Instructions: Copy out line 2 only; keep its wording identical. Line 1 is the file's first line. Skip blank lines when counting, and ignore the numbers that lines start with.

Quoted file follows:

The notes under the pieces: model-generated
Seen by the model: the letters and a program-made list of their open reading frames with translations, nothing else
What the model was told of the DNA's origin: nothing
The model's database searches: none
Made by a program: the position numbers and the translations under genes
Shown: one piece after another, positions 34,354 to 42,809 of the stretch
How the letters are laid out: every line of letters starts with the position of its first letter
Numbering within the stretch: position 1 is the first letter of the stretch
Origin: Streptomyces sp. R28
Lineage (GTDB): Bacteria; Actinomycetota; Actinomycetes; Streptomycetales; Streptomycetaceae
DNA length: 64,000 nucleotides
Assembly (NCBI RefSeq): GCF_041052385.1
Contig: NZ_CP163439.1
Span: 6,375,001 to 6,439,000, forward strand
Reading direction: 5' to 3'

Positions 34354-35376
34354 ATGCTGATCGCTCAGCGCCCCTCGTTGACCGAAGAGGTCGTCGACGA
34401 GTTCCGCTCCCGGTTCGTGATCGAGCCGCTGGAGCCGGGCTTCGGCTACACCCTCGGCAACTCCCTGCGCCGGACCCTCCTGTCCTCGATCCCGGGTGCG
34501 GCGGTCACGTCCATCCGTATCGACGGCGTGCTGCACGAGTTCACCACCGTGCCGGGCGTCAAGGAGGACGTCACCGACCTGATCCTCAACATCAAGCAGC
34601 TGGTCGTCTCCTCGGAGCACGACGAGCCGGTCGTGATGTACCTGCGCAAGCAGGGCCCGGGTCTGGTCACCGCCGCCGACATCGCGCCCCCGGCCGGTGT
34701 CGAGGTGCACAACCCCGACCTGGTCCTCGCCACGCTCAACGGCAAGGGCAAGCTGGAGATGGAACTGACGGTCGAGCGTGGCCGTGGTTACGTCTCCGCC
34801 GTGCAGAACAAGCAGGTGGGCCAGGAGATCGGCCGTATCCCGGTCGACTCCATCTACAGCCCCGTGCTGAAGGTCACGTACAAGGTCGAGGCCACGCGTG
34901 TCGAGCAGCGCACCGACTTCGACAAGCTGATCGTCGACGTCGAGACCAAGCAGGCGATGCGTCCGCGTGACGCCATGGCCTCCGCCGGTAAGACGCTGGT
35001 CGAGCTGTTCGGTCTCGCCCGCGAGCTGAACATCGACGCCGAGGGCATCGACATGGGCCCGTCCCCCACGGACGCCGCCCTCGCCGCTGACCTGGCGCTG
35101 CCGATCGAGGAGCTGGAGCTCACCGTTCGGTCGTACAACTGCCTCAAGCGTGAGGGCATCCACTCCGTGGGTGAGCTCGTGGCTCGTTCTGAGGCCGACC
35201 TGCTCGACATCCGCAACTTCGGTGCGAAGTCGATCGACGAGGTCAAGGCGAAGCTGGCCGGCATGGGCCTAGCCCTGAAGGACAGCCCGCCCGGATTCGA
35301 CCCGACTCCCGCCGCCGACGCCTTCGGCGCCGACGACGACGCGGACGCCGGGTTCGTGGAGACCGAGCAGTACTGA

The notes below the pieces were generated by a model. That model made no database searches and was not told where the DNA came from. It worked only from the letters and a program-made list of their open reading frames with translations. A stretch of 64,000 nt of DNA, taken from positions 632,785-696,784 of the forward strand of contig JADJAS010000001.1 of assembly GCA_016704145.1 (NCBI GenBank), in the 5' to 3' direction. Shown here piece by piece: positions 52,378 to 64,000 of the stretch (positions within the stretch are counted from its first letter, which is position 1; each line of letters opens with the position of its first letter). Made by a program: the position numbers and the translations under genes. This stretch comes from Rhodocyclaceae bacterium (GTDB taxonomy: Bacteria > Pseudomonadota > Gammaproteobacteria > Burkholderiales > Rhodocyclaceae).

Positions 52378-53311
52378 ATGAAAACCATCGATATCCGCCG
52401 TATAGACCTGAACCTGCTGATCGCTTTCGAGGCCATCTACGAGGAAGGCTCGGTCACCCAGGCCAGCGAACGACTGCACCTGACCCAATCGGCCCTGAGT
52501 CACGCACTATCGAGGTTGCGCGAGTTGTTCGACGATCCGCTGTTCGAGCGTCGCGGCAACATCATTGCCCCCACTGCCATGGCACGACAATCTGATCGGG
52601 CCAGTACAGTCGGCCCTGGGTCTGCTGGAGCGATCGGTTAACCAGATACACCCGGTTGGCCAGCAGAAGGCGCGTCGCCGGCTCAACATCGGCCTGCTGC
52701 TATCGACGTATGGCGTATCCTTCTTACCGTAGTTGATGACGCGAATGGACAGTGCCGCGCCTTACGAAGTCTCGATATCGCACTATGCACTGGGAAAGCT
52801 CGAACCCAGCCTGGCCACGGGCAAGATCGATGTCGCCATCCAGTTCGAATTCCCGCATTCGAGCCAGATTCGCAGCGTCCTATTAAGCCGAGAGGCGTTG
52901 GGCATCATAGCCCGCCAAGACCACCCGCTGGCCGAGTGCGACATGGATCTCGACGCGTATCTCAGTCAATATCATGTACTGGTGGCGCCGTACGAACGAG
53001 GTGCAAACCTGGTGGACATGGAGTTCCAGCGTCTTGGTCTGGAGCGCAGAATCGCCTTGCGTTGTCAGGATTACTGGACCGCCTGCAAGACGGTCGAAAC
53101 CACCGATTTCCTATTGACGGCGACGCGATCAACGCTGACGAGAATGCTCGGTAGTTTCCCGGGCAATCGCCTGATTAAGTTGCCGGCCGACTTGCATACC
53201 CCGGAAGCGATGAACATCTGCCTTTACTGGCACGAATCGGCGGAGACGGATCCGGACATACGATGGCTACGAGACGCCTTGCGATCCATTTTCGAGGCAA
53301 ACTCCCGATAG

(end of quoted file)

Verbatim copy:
Seen by the model: the letters and a program-made list of their open reading frames with translations, nothing else